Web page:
As growing interest in electric cars and energy-storage drives up global demand for lithium, companies with concessions to exploit Chile’s vast resources could find themselves in an enviable position if the government loosens restrictions.
Dubbed “white petroleum”, lithium is critical to the global switch to cleaner energy and transport, so exploiting new reserves of the mineral with low extraction costs is becoming imperative.
The tiny rechargeable batteries found in every smartphone and laptop currently account for the largest source of demand for the metal. But over the next decade, China-led demand for electric vehicles is expected to drive overall lithium demand by 10% a year.
While lithium-ion battery prices have more than halved in recent years, the downward trajectory will need to continue if electric cars are to become mainstream and renewables-supporting stationary energy-storage systems are commercialised further.
China mines about 6% of global lithium demand, but holds about 13% of world lithium reserves. The price of lithium carbonate used in the production of lithium-ion batteries tripled in China in 2015 and has continued to rise in 2016, according to industry consultancy Asian Metals, driven by growing sales of electric vehicles.
Australia accounts for 40% of current lithium production, but has just 3% of reserves, and lithium ore is mined from hard rock.
Latin America holds the keys to unlocking more of the world’s lithium reserves to satiate projected demand for lithium-ion batteries. Deposits are to be found in the high Andes mountains. Between them, Chile, Argentina and Bolivia, known as the “lithium triangle”, sit on three quarters of the world’s lithium reserves.
Lithium from Chile, the main producer after Australia, costs least to produce, around $2,000/tonne, versus hard-rock mining at about $5,000/tonne. In the lithium triangle, the metal is found in saltwater deposits. The lithium-rich brine is pumped into ponds to evaporate, using the sun’s energy, a free and abundant resource.
Two firms have dominated lithium exploration in Chile: domestic chemicals producer Sociedad Quimica y Minera (SQM) and US firm Albemarle Corporation, through its acquisition of Rockwood Holdings.
Both have production plants in the Atacama Salar salt flat in northern Chile, which has the world’s highest grade and largest producing lithium-brine deposit and accounts for about a third of global lithium output. Atacama Salar’s evaporation rate is the highest in the lithium industry, a key factor in lithium production costs.
Opening up Chile’s lithium sector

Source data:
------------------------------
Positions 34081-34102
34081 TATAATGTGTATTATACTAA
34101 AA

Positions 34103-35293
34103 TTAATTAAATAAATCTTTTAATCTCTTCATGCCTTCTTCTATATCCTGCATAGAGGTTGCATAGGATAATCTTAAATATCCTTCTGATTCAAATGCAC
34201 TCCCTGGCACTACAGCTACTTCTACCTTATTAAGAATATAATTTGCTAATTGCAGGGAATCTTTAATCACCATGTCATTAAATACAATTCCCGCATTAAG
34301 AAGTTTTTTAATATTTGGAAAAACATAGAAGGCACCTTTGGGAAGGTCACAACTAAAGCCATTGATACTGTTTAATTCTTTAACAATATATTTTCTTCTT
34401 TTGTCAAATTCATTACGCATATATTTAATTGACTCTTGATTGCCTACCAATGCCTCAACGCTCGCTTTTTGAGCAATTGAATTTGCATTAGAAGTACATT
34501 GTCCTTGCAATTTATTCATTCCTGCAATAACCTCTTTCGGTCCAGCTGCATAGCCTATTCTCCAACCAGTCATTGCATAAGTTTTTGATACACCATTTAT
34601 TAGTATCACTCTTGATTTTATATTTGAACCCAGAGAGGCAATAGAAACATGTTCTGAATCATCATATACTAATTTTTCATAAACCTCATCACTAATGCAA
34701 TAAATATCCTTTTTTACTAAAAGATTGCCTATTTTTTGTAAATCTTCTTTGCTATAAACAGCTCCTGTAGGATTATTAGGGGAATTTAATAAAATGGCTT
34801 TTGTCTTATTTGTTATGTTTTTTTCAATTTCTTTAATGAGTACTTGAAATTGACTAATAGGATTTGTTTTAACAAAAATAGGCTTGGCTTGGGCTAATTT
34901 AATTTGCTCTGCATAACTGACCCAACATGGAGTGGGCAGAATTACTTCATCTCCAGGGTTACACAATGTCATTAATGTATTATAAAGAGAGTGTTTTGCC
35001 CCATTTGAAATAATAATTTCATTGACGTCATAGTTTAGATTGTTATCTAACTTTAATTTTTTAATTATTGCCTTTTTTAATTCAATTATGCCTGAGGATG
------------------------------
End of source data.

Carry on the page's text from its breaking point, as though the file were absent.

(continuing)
Despite being one of the biggest lithium producers in the world, Chile is the only country that has declared lithium a non-concessible strategic mineral of national interest, meaning lithium can only be exploited by the state.
However, SQM was granted concessions in the 1970s under the Pinochet regime. Rockwood, before its acquisition by Albemarle, secured a concession through state-owned production development corporation Corfo.
Mismanagement by successive governments since the 1970s and corruption scandals have hampered the growth of Chile’s lithium sector.
Compared with Chile’s copper industry, which recorded exports worth $40 billion of the metal in 2014, lithium-mining exports that same year totalled just $226 million.
Two years ago, Chile’s president, Michelle Bachelet, set up the Chilean National Lithium Commission (NLC), which decided that lithium should remain a strategic mineral due to the metal’s potential in the global battery industry.
“There are encouraging signs that the government wants to open up lithium export markets, and these efforts to open up opportunities is attracting foreign investment,” said Hendrik van Alphen, CEO of Wealth Minerals, a junior mineral-resource exploration company.
The Canadian firm has been consolidating various concessions this year, resulting in a large lithium-brine property package that includes property in the Atacama Salar, spanning more than 150 concessions, agreements that grant exploration rights, and covering over 40,000 hectares.
The involvement of juniors such as Wealth Minerals in Chile’s lithium mining industry could help expedite the exploitation of the country’s lithium reserves by mopping up multiple idle claims to explore resources.
Concessions can be sat on, often for years, without the holder being required to explore them with the view to exploiting their resource, a situation unique to Chile, according to van Alphen.
Mining juniors and exploration companies will acquire concessions and explore their resources, and usually sell the concessions on to a mining company.
Between 2012 and 2015 Wealth Minerals’ stock value barely rose above $0.40. In September it peaked at $1.28.
Van Alphen says within the next four to five years lithium production could start at Wealth Minerals’ concessions.
The company’s own operations may also evolve, into lithium extraction. “At this stage we are on the look out for other targets that have lithium resources, which may lead to an actual acquisition.”
Lithium activity in Argentina is also warming up, with Albemarle recently signing an agreement for exclusive exploration rights in what is potentially the country’s largest resource.
Earlier this year, SQM paid for a lithium stake in Chile’s neighbour. While this is all good news for the lithium-ion battery industry across the Pacific, Chile must act if it is not to lose out as a lithium major in the global battery boom. (Sara Ver-Bruggen/Wind Power)